One of our goals was to harvest learning about significant outcomes and results from community leadership investments.  We used a modified “Most Significant Change” process with everyone creating a large stickie with a headline about their outcome or result (and one or two notes underneath to explain).  We worked as a group to cluster the stickies into five topic areas for deeper discussion and learning. 

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Community Development Learning Network

I recently participated in a “think tank” for researchers and evaluators that have been meeting to harvest their learning from community leadership development research and evaluations; and share it with the community leadership development field. The “think tank” met this week to outline a white paper on lessons learned. Topics included in the white paper include focusing on: (1)  purpose and results of leadership development; (2) who is recruited to participate; (3) how the program is designed and delivered; (4) the content of the program; (5) how impact is evaluated; and (6) future research questions. We will share this white paper when it comes out.  In the meantime, the “think tank” will present its lessons learned and examples of work in an upcoming LLC webinar in October.  Stay tuned to the LLC webinar page for the announcement of dates.


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Learnings from the Community Leadership Project

The Community Leadership Project  is a three year investment strategy by Packard, Hewlett, and Irvine foundations to strengthen the organizational and leadership capacities of small organizations serving low-income people and communities of color in the San Joaquin Valley, the Central Coast and the San Francisco Bay Area in California. Twenty-seven (27) intermediaries were funded to provide core financial and tailored support to small to mid-size nonprofits to build five capacities:  adaptive, leadership, operational/management, programmatic, and community/collaborative.  Ten intermediaries were funded under the leadership strategy.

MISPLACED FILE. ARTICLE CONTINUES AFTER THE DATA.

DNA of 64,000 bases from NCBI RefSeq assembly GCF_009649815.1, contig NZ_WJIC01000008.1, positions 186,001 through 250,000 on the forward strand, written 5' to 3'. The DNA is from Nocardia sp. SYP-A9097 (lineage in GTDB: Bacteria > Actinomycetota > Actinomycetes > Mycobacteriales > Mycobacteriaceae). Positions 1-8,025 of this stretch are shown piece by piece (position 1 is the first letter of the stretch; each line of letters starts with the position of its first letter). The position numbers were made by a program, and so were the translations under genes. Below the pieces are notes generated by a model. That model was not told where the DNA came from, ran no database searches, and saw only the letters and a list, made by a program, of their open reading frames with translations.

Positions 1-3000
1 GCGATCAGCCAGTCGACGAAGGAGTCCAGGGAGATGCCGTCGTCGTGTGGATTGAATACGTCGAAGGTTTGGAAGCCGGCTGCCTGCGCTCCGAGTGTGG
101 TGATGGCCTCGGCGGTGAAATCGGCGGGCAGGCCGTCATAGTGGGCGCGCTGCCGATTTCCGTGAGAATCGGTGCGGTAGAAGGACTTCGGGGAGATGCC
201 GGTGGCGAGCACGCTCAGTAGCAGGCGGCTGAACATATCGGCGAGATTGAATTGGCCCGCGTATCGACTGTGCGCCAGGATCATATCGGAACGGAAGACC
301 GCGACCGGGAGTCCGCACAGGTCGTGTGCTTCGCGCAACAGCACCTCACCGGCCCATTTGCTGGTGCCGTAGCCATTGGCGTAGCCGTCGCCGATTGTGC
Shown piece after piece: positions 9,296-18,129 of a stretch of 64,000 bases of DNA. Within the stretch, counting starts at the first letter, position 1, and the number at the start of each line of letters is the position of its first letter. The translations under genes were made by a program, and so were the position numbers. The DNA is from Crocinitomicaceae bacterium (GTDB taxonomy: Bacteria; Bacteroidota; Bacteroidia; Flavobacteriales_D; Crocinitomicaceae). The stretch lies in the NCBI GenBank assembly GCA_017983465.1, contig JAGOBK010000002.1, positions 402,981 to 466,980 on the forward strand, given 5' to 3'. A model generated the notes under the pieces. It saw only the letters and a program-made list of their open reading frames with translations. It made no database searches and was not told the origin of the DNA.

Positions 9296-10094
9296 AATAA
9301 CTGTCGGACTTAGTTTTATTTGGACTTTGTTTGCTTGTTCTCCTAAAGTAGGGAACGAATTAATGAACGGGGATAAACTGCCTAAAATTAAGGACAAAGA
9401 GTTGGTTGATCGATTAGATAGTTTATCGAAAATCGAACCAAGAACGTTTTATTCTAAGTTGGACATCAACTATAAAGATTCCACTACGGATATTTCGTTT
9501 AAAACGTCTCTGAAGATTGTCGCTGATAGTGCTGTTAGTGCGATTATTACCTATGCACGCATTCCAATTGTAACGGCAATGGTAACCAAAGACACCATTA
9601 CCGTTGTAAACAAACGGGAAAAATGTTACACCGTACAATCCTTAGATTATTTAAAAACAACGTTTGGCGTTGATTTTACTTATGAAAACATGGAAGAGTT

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Egypt’s Revolution: A Riveting Story of Activism Online and in the Streets

Revolution 2.0. Right: Wael Ghonim. Photo: International Monetary Fund, Flickr.

I was inspired to write this blogpost because I have been intrigued by the relationship between online activism and activism in the streets since being asked by a client how to understand the connection between the two. When does online activism move to the streets? What are the practices and actions that people take online to build momentum and prepare themselves? How do online and in the streets activists work together to create a movement for change?
 

I’ve been reading the memoir of Wael Ghonim, the Egyptian architect of the Facebook revolution.  In his memoir, Revolution 2.0:  The Power of the People Is Greater Than the People in Power, Ghonim provides an intimate look into his mindset and actions in the early days of Internet activism to mobilize opposition to the Egyptian police state.  His telling of how Egyptian youth used the Internet to take a stand and move into the streets is an absolutely riveting story.